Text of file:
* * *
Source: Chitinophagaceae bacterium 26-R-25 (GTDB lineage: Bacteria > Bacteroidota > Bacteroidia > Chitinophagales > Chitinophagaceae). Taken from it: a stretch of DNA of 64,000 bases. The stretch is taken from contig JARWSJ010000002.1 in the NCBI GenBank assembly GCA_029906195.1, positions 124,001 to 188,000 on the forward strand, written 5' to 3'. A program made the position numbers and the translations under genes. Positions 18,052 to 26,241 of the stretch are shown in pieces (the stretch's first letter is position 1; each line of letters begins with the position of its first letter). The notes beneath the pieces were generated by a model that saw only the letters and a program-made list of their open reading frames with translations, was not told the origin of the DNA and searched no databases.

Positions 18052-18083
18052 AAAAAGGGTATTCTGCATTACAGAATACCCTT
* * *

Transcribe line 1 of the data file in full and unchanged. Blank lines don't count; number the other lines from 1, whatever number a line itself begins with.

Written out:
Source: Chitinophagaceae bacterium 26-R-25 (GTDB lineage: Bacteria > Bacteroidota > Bacteroidia > Chitinophagales > Chitinophagaceae). Taken from it: a stretch of DNA of 64,000 bases. The stretch is taken from contig JARWSJ010000002.1 in the NCBI GenBank assembly GCA_029906195.1, positions 124,001 to 188,000 on the forward strand, written 5' to 3'. A program made the position numbers and the translations under genes. Positions 18,052 to 26,241 of the stretch are shown in pieces (the stretch's first letter is position 1; each line of letters begins with the position of its first letter). The notes beneath the pieces were generated by a model that saw only the letters and a program-made list of their open reading frames with translations, was not told the origin of the DNA and searched no databases.